Always a favorite with the kids, Kenny put together a group of volunteer students he called “Kenny’s boys,” whose job it was to help him convert the room for assemblies. The job wasn’t easy either –– among other things, all the chairs were kept in storage under the stage and had to be rolled out and set up chair by chair. But Kenny told “his boys” it was fun to do and we believed him. Not only that, but he made it an honor to help him –– good marks in citizenship on your report card were required before you were eligible. Any kid worth his salt wanted to do his best for good ol’ Kenny. (Of course, when I think back on it now, I realize there was more than a hint of Tom Sawyer ‘getting that white picket fence painted’ to Kenny’s approach.)
When the big day for Captain Mingay arrived, all the kids lined up by class and, to the strains of a John Philip Sousa march, we paraded double file over to sit at the Mingay assembly. This long after I can’t honestly say I remember a single word the good Captain said, but I do remember participating when we were allowed to line up afterwards and shake his hand. And what a frail, bony old hand it was too –– I mean, how could it have been otherwise with the old guy closing in fast on a hundred years of age. Fast forward now to about 65 years later when, in 2011, some of us were asked to participate in a Memorial Day event jointly sponsored by Sunland-Tujunga’s Little Landers Society and the Crescenta Valley Historical Society. The event was primarily to honor 10 Civil War veterans who used to live locally. I was to be one of 10 local citizens paying tribute to the veterans by taking turns in reading aloud each veteran’s biography. In a real coincidence, I was asked to read the biography of none other than Captain Henry M. Mingay. I hadn’t thought much about him since school days, but this experience rekindled an interest in his life. Once again, as with my family’s relationship to Twain, I couldn’t leave well enough alone and began researching the old gentleman’s service record. Although I had not set out to prove anything, I’m sorry to say I found out that much of what had previously been reported about him was untrue.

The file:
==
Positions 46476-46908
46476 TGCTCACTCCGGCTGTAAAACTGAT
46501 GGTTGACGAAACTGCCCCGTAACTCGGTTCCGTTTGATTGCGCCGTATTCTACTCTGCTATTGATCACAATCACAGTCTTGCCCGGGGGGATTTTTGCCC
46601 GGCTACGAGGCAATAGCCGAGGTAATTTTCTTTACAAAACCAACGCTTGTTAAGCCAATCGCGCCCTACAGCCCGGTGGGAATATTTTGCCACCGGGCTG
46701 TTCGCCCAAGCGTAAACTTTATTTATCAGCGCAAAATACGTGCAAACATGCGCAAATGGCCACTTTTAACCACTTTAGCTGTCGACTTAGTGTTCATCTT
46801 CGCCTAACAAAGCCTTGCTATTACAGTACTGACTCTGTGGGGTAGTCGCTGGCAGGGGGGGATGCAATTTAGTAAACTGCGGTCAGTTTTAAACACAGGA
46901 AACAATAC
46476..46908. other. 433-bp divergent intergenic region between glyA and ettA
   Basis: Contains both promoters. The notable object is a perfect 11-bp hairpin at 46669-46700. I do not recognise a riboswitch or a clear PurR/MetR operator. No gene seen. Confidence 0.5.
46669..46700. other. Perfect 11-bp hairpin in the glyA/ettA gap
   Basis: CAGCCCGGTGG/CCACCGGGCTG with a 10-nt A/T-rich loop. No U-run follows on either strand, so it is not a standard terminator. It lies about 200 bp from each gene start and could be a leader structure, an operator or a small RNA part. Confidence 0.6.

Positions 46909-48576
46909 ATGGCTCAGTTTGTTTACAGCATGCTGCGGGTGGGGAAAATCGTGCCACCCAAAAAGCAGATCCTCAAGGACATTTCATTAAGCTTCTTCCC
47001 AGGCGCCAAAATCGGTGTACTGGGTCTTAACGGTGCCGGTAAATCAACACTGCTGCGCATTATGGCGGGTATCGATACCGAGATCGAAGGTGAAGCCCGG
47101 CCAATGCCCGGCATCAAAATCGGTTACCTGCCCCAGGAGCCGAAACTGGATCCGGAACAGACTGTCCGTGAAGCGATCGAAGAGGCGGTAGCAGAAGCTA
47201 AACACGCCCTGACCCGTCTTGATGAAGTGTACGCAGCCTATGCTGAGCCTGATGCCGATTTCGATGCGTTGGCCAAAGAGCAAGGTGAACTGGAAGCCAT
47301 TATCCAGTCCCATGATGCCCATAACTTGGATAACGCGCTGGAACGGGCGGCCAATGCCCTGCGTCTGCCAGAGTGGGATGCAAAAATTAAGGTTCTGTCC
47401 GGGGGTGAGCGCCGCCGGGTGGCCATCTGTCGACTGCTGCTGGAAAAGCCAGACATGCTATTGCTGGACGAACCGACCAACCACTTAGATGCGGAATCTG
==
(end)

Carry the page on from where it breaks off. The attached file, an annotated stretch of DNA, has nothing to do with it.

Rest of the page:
For one thing, military records do not show that Mingay joined the Army “immediately after” the Civil War started in 1861. To the contrary, they establish that he joined three years later in August of 1864, which was only eight months before the war ended. Obviously, there was no way he could have participated in all battles fought by the Irish Brigade throughout the whole war. For another, there is no record he ever served as a captain or, for that matter, as any other kind of an officer. Instead, military records indicate that two months after the war ended he was mustered out as a private. There is, however, an indication that at one point in his career he temporarily held the rank of sergeant.